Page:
In future the project seeks to return to the same locations to build on existing research, developing a longitudinal understanding of the process of self-recovery. This approach is also of interest to the project in order to develop a comparative study between rural and urban contexts within the same countries. The project also seeks to develop tools and guidelines for supporting self-recovery after disasters. Furthermore, recognising that self-recovery also takes place in contexts of post-conflict displacement and protracted crises, these are also areas of interest for the research team. Finally, the focus is to seek to understand how those that receive little to no assistance recover from disasters and other forms of crisis as well as those that do. The future of the project will therefore push further toward seeking to understand how those who receive no assistance are recovering.

Panel Presentation and Discussion: The role of science and engineering in disaster response and disaster risk reduction

First panel discussion at the Royal Geographical Society, July 13th

Dr. Tom A. Dijkstra opened the panel with a welcome to the first invited speaker to present, Dr. Cees van Westen, Associate Professor, Faculty of Geo-Information Science and Earth Observation, University of Twente, The Netherlands. Other speakers on this panel were: Pablo Medina, Senior Officer, Shelter Cluster Coordination, International Federation of the Red Cross; Dr.Tiziana Rosetto, Professor in Earthquake Engineering and Director of EPICentre; Dr. Victoria Stephenson, Researcher, EPICentre; and Dr. Susanne Sargeant, Seismologist and Increasing Resilience to Natural Hazards Knowledge Exchange, British Geological Survey.

Dr. Tom A Dijkstra closed this session by outlining the key points drawn from the discussion; identifying the value of multidisciplinary work; that although there are many challenges to working within multi-hazard contexts, this should not stop us from doing what we can; the value of understanding political and economic frameworks to see how these can be worked with in order to overcome challenges in humanitarian action; and finally the importance of recognising incremental changes in the ways in which we work and value them.

Panel Presentation and Discussion: Towards supporting self-recovery in the current climate of disaster response, DRR, humanitarian and development policy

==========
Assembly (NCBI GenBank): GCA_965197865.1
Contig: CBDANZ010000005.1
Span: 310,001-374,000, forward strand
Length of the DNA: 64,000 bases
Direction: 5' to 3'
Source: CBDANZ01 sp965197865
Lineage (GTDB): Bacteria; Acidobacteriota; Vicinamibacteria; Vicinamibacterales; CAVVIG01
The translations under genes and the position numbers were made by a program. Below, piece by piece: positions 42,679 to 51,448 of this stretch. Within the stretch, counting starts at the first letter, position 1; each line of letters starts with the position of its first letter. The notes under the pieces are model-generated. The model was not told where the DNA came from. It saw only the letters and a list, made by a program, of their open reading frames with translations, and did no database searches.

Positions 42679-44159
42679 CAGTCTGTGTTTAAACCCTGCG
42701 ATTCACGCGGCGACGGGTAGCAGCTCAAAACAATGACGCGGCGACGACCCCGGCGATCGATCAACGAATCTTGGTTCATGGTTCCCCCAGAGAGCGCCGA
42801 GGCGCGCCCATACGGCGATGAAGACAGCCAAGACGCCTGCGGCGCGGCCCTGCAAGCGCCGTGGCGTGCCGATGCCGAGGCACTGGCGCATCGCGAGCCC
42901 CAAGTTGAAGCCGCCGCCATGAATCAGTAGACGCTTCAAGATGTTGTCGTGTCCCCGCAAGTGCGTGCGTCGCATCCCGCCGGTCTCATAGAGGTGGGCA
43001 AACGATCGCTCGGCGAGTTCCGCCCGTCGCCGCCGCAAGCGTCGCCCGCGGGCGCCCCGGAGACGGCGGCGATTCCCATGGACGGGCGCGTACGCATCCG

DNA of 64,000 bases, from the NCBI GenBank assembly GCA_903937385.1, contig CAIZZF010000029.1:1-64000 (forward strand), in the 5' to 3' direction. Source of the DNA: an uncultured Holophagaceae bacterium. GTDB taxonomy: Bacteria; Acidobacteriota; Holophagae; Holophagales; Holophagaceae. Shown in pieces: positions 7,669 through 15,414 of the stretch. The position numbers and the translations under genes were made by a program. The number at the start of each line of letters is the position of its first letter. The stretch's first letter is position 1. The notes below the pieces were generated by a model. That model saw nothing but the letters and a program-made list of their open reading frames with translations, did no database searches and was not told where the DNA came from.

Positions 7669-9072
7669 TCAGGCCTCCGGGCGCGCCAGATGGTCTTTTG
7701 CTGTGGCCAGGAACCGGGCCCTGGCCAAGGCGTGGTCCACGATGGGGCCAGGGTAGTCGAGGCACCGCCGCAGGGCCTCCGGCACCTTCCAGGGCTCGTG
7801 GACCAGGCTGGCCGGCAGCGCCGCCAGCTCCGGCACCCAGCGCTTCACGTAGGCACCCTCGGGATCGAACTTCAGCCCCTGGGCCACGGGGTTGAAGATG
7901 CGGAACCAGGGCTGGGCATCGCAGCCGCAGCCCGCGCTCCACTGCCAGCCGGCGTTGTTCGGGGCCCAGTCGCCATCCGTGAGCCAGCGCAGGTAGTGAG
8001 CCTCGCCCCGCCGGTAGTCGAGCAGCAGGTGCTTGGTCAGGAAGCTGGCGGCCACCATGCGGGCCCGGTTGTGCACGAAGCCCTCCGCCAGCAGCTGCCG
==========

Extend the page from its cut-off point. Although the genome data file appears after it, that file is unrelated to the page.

Lizzie Babister, self-recovery v.s. safety; on the far left, Victoria Maynard; in the middle, Ramesh Guragain.

Emma Lovell opened the panel with a welcome to the second invited speaker to present, Dr. Ramesh Guragain, Deputy Executive Director, National Society for Earthquake Technology (NSET), Nepal. Other speakers on this panel were: Victoria Maynard, Programme Research and Development, Habitat for Humanity, GB and Lizzie Babister, Associate Director of Strategic Support Disaster Risk Reduction and Response, Habitat for Humanity.

Emma Lovell closed the session by summarising the discussion. Some key points to take away from the panel are: the challenge of community uptake of this approach and finding the balance between their greater contribution without risking ‘safer’ reconstruction; the issue of economic and political contexts and how these impact recovery pathways and decisions taken; longer-term recovery and the importance of monitoring and evaluation, measuring success and sharing lessons; the issue of targeting assistance and working with vulnerable groups; and finally, the issue of sector integration and the opportunity of cross-sector learning.

Panel Question Time: What are the implications of a self-recovery approach for recovery more generally?

Question-Time Panellists. From left to right, Dr. Cees van Westen, Dr. Ramesh Guragain, Pablo Medina, Cathrine Brun, Julien Mulliez and Amelia Rule


The participants in this final panel were (from left to right): Dr. Cees van Westen, Associate Professor, Faculty of Geo-Information Science and Earth Observation,University of Twente, The Netherlands; Dr. Ramesh Guragain, Deputy Executive Director, National Society for Earthquake Technology (NSET); Pablo Medina, Senior Officer, Shelter Cluster Coordination, International Federation of the Red Cross; Cathrine Brun, Director of Centre for Development and Emergency Practice (CENDEP), Department of Architecture, Oxford Brookes University; Julien Mulliez, Humanitarian Advisor, Conflict, Humanitarian and Security Department, Department for International Development; and Amelia Rule, Shelter Advisor, CARE International UK. The session was moderated by Charles Parrack, Subject Coordinator, Shelter after Disaster, CENDEP.


Throughout the day, participants in the workshop had been asked to collaborate, discuss and identify questions for this panel. These were written down on flipcharts throughout the room and drawn on by Charles Parrack, directing the questions accordingly.


John Twigg led the formal closing of the conference by thanking the team and those who had helped organise and note-take throughout the day, as well as those who had presented, participated and flown in from various other countries. John highlighted that nine months ago, this pilot project began as a step into the unknown. There were lots of questions and no answers. Today we are still in the unknown and open to further questions throughout. The team hopes to make these findings and reflections into more solid evidence-based discussion and conclusions so that they can be shared building on the initial objective which was to create a collective endeavour amongst a wide range of people; not quite a Community of Practice but one of debate and discussion.

Addressing the future of the project, the team would like to take the work further into other contexts of interest, for example self-recovery within urban environments. There is a need for serious long term studies of recovery and the missing majority. This research has been approached through shelter but there is a need for more integrated research. Post-disaster transition is the least well researched of all areas of study. This is therefore a big opportunity to make a serious contribution to practice.


The Promoting Safer Building team would like to thank everyone who attended the conference and contributed their knowledge, ideas and experiences to the discussion. It was an enriching and enlivening event and we hope you enjoyed it as much as we did.

Marking the end of the PSB pilot project and an opening for its new phase…